United States v. Navajo Nation

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Opinion [Justice Scalia]
Concurrence [Justice Souter]




certiorari to the united states court of appeals for the federal circuit

No. 07–1410. Argued February 23, 2009—Decided April 6, 2009

The Navajo Nation has long sought damages under the Indian Tucker Act (ITA) for an asserted breach of fiduciary duty by the Secretary of the Interior in connection with his failure promptly to approve a royalty rate increase under a coal lease (Lease 8580) the Tribe executed in 1964. Six years ago, this Court held that “the Tribe’s claim for compensation … fails.” United States v. Navajo Nation, 537 U. S. 488, 493 (Navajo I). The Court explained that in order to invoke the ITA and thereby bypass federal sovereign immunity, a tribe “must identify a substantive source of law that establishes specific fiduciary or other duties, and allege that the Government has failed faithfully to perform those duties.” Id., at 506. Holding that such duties were not imposed by the Indian Mineral Leasing Act of 1938 (IMLA), by the Indian Mineral Development Act of 1982 (IMDA), or by 25 U. S. C. §399, the Court reversed a judgment for the Tribe and remanded. The Court of Federal Claims then dismissed the Tribe’s claim, but the Federal Circuit reversed, finding violations of duties imposed by the Navajo-Hopi Rehabilitation Act of 1950, 25 U. S. C. §§635(a), 638, and the Surface Mining Control and Reclamation Act of 1977, 30 U. S. C. §1300(e), as well as common-law duties arising from the Government’s “comprehensive control” over tribal coal.

Held: The Tribe’s claim for compensation fails. None of the sources of law cited by the Federal Circuit and relied upon by the Tribe provides any more sound a basis for its lawsuit than those analyzed in Navajo I. Pp. 8–14.

(a) Navajo I did not definitively terminate the Tribe’s claim. Because the Court in that case did not analyze statutes other than the IMLA, the IMDA, and §399, it is conceivable, albeit unlikely, that another relevant statute might have provided a basis for the suit. However, Navajo I’s reasoning—particularly its instruction to “train on specific rights-creating or duty-imposing statutory or regulatory prescriptions,” 537 U. S., at 506—left no room for that result based on the sources of law relied on below. P. 8.

(b) Lease 8580 was not issued under §635(a), so the Tribe cannot invoke that law as a source of money-mandating duties. Section 635(a) authorizes leases only for terms of up to 25 years, renewable for up to another 25 years. In contrast, the IMLA allows “terms not to exceed ten years and as long thereafter as minerals are produced in paying quantities.” §396a. Mirroring the latter language, Lease 8580’s indefinite term strongly suggests that it was negotiated and approved under the IMLA. This conclusion is not refuted by §635(a)’s saving clause or by testimony that coal leasing was a centerpiece of the Rehabilitation Act’s program. Pp. 8–11.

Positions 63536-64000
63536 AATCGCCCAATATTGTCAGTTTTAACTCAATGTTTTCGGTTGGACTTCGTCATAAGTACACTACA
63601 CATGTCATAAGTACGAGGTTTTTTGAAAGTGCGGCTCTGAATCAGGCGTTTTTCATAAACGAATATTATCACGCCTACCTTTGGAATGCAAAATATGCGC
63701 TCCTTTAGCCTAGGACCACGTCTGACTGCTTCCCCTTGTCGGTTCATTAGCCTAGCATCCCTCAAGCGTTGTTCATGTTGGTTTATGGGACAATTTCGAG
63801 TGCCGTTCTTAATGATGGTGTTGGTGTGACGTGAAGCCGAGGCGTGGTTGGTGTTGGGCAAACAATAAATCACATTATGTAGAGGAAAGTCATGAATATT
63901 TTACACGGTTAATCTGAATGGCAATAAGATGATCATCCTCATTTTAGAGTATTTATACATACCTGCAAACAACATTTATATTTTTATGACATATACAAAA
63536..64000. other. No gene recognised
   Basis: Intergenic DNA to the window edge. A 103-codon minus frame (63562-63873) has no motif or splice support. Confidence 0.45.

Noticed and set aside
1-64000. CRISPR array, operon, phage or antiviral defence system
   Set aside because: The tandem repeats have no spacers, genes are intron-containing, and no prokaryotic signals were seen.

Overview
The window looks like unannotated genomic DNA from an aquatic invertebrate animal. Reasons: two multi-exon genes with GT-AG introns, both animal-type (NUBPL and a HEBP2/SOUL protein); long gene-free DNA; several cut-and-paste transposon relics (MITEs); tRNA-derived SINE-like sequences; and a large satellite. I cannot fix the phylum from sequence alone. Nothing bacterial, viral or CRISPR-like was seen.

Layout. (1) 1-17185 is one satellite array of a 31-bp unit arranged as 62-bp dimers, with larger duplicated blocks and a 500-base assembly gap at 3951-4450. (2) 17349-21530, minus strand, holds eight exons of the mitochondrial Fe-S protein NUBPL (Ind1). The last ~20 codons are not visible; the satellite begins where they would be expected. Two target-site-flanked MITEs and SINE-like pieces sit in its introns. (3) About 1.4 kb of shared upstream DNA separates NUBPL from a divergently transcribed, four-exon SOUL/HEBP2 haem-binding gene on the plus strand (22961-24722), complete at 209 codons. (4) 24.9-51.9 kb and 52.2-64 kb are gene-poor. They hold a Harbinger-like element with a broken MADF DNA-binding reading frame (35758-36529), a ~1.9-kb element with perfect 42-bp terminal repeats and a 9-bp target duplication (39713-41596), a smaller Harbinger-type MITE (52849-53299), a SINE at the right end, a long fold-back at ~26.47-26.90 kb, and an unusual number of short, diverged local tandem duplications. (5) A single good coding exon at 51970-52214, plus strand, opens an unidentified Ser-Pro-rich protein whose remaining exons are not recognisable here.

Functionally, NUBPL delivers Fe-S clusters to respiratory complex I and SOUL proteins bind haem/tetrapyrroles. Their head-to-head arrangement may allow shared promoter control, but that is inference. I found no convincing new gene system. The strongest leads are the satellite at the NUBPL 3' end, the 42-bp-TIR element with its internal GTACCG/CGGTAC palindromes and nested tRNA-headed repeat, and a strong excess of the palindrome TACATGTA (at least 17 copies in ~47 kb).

(c) Also unavailing is the argument that the Secretary violated §638’s requirement that he follow the Tribe’s recommendations in administering the “program authorized by this subchapter.” The word “program” refers back to §631, which directs the Secretary to undertake “a program of basic improvements for the conservation and development of the [Tribe’s] resources” and lists various projects to be included in the program. The statute certainly does not require the Secretary to follow recommendations of the Tribe as to royalty rates under coal leases executed pursuant to another Act. Pp. 11–12.

(d) Title 30 U. S. C. §1300(e) is irrelevant. That provision applies only “[w]ith respect to leases issued after” the statute was enacted in 1977. Lease 8580 was issued in 1964; §1300(e) is therefore inapplicable. Pp. 12–13.

(e) The Government’s “comprehensive control” over Indian coal, alone, does not create enforceable fiduciary duties. The ITA limits cognizable claims to those arising under, inter alia, “the … laws … of the United States,” 28 U. S. C. §1505, and Navajo I reiterated that the analysis must begin with “specific rights-creating or duty-imposing statutory or regulatory prescriptions,” 537 U. S., at 506. If a statute or regulation imposes a trust relationship, then common-law principles are relevant in determining whether damages are available for breach of the duty, but the Tribe cannot identify a specific, applicable, trust-creating statute or regulation that the Government violated, so trust principles do not come into play here. Pp. 13–14.

501 F. 3d 1327, reversed and remanded.

Scalia, J., delivered the opinion for a unanimous Court. Souter, J., filed a concurring opinion, in which Stevens, J., joined.

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